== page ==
Stop Making Sense Bowl
Over the course of three nights at Hollywood's Pantages Theater in December 1983, filmmaker Jonathan Demme joined creative forces with cinematographer Jordan Cronenweth and Talking Heads... and miracles occurred. Following a staging concept by singer-guitarist David Byrne, this euphoric concert film transcends that all-too-limited genre to become the greatest film of its kind. A guaranteed cure for anyone's blues, it's a celebration of music that never grows old, fueled by the polyrhythmic pop-funk precision that was a Talking Heads trademark, and lit from within by the geeky supernova that is David Byrne.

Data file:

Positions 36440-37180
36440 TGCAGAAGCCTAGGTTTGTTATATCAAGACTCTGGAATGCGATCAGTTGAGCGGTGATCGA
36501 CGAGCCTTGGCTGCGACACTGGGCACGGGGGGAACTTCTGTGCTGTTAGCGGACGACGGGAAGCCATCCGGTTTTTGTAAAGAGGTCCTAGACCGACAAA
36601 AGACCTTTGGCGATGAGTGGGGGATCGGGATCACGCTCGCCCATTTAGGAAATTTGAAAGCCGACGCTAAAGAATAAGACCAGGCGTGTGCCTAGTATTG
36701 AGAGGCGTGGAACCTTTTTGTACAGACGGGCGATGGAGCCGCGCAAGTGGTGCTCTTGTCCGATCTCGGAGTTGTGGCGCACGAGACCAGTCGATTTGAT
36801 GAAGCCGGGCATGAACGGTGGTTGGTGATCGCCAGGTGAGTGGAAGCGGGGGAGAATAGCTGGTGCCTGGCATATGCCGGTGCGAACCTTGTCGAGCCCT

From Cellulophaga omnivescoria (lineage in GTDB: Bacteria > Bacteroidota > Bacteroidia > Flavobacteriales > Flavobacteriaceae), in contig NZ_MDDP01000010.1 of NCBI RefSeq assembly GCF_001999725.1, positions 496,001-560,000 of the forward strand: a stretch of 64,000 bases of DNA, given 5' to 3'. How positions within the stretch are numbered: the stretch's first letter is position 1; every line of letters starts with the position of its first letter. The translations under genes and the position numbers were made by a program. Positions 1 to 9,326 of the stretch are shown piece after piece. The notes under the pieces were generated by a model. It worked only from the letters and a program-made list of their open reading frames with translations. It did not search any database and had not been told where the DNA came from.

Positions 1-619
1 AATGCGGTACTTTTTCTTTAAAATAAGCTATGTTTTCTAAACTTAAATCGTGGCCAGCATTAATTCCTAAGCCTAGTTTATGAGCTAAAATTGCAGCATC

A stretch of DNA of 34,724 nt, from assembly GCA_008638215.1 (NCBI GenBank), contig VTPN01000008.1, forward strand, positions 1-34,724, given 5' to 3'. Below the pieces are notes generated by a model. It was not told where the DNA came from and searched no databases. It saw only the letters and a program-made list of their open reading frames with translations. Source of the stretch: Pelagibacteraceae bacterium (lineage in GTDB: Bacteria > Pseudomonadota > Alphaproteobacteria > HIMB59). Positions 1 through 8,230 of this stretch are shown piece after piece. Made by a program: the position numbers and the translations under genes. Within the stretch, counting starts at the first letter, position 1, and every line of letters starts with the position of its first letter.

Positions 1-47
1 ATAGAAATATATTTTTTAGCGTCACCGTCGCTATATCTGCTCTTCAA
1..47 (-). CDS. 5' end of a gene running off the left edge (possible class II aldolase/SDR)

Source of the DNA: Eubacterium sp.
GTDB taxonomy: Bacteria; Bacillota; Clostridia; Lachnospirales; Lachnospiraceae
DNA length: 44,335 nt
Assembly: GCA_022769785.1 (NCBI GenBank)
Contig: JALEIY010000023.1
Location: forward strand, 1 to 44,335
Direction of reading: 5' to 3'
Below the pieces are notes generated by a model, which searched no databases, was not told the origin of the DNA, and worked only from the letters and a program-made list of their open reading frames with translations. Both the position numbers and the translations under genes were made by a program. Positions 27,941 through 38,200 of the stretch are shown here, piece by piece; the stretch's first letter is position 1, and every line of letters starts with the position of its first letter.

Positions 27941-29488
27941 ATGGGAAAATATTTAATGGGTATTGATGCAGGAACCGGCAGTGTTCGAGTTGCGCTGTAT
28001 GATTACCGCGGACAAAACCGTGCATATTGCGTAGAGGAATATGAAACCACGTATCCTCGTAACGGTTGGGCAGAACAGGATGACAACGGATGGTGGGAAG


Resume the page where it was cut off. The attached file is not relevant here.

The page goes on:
The staging--and Demme's filming of it--builds toward an orgasmic release of music, rising from the bare-stage simplicity of Byrne, accompanied only by a boom box on "Psycho Killer," to the ecstatic crescendo of "Burning Down the House," by which time the Heads and additional personnel have all arrived on stage for a performance that seems channeled from heaven for the purpose of universal uplift. (God bless Demme for avoiding shots of the luckiest audience in '80s pop history; its presence is acknowledged, but not at the viewer's expense.) With the deliriously eccentric Byrne as ringleader (pausing mid-concert to emerge in his now-legendary oversized suit), this circus of musical pleasure defies the futility of reductive description; it begs to be experienced, felt in the heart, head, and bones, and held there the way we hold on to cherished memories. On those three nights in December 1983, Talking Heads gave love, life, and joy in generous amounts that years cannot erode, and Demme captured this act of creative goodwill on film with minimalist artistic perfection. Stop Making Sense is an invitation to pleasure that will never wear out its welcome.